SHAFAQNA – Religious minorities in metro Detroit cheered the U.S. Supreme Court’s decision today in favor of aMuslim woman wearing an Islamic headscarf who did not get hired after she showed up to a job interview with clothing retailer Abercrombie & Fitch.
The justices said that employers generally have to accommodate job applicants and employees with religious needs if the employer at least has an idea that such accommodation is necessary. The headscarf, or hijab, violated the company’s strict dress code for employees who work in its retail stores.
Job applicant Samantha Elauf did not tell her interviewer she was Muslim. But Justice Antonin Scalia said for the court that Abercrombie “at least suspected” that Elauf wore a headscarf for religious reasons. “That is enough,” Scalia said in an opinion for seven justices.
The decision was welcome news in metro Detroit’s sizable Muslim-American and Sikh communities, and others who wear religious garb. Many Muslim women in cities like Dearborn wear an Islamic headscarf to work, and Sikh men often wear turbans and full beards.
“I was very pleased to hear the great news,” said Suehaila Amen, an Arab-American and Muslim advocate from Dearborn Heights who wears the Islamic headscarf, known as hijab. “It makes me proud, as a Muslim American professional, to know that the majority of the Supreme Court justices saw beyond the ‘looks policy’ of Abercrombie & Fitch and called their reasoning for not hiring her for what it was, discrimination.”
Amen said “this is a remarkable moment for all who have been discriminated against based on their religious practices, traditional clothing, etc, in order fit in to society’s standards of what the ‘norm’ should be.”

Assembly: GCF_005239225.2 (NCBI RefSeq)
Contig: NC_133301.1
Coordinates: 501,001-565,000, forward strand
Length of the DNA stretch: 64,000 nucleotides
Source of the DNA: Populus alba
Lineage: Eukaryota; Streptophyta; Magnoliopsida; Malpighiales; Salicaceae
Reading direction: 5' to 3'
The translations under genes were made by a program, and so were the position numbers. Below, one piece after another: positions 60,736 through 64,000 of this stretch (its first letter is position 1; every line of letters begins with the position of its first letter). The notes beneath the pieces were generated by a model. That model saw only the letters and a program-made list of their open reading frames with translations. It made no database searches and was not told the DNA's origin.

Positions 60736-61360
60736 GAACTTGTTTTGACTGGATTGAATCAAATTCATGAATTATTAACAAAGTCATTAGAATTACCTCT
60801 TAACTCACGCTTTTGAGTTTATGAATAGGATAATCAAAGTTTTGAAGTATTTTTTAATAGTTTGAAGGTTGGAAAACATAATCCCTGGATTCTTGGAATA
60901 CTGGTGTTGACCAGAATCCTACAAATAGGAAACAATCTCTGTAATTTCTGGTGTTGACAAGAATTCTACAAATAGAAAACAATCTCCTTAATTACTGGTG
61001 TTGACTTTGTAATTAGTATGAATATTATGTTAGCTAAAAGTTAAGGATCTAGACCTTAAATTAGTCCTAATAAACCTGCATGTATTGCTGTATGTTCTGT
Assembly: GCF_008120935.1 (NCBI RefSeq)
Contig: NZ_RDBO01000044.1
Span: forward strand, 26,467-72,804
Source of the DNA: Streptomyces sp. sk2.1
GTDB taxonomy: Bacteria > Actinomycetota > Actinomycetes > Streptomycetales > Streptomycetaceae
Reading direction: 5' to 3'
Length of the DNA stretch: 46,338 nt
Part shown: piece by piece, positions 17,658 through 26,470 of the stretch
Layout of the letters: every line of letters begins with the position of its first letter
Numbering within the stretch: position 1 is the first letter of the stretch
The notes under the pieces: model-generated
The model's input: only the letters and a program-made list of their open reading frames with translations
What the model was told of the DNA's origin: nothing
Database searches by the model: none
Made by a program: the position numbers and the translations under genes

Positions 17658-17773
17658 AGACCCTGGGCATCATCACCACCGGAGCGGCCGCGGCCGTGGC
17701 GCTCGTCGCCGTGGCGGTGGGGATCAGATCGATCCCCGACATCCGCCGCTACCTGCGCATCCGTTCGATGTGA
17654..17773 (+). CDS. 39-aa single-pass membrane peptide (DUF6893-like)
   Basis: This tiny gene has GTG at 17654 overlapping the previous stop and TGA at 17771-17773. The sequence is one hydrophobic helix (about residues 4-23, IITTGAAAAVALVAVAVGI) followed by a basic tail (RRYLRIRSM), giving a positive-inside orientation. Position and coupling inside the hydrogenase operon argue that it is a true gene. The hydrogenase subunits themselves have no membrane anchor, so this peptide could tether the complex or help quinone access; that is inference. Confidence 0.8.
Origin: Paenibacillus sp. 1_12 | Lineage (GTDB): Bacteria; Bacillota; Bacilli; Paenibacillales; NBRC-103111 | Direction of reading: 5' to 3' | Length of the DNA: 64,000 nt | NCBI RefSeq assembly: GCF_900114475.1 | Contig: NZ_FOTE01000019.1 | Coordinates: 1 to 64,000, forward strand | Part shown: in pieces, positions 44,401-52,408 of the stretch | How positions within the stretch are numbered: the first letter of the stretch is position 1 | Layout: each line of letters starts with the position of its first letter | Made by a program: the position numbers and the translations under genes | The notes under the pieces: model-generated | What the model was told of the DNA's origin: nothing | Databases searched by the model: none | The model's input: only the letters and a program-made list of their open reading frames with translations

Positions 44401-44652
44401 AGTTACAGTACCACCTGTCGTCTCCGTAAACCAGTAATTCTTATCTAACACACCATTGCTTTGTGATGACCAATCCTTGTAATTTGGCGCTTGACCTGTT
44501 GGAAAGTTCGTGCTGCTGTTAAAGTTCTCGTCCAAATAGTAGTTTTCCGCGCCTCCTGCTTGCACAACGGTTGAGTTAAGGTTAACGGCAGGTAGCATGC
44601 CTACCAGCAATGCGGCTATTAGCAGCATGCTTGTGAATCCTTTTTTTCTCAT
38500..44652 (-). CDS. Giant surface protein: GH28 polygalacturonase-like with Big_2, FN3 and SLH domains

Balbir Singh, 24, of New Jersey, grew up in West Bloomfield and is returning to metro Detroit this summer to live. As with other Sikh men who keep their hair in turbans, he sometimes has faced discrimination.
At a talent show in middle school, he remembers someone yelling out: “Osama bin Laden” when he was on stage. He recalled that his dad and other Sikhs encountered bias in the workplace and during interviews.
In metro Detroit, some Sikh males have stopped wearing turbans out of fear of bias.
“It’s great to know that the Supreme Court said people should be judged by merit and not by physical appearance,” he said. “I’m comforted by that…It’s great to have that security,” especially as he looks for work in metro Detroit.
As operations manager for the Sikh Coalition, a civil rights group, Singh often hears stories of Sikhs being discriminated against at work.
Gurjot Kaur, senior staff attorney with the Sikh Coalition, said his group has pursued legal action against employers for refusing to hire people because they wear religious turbans.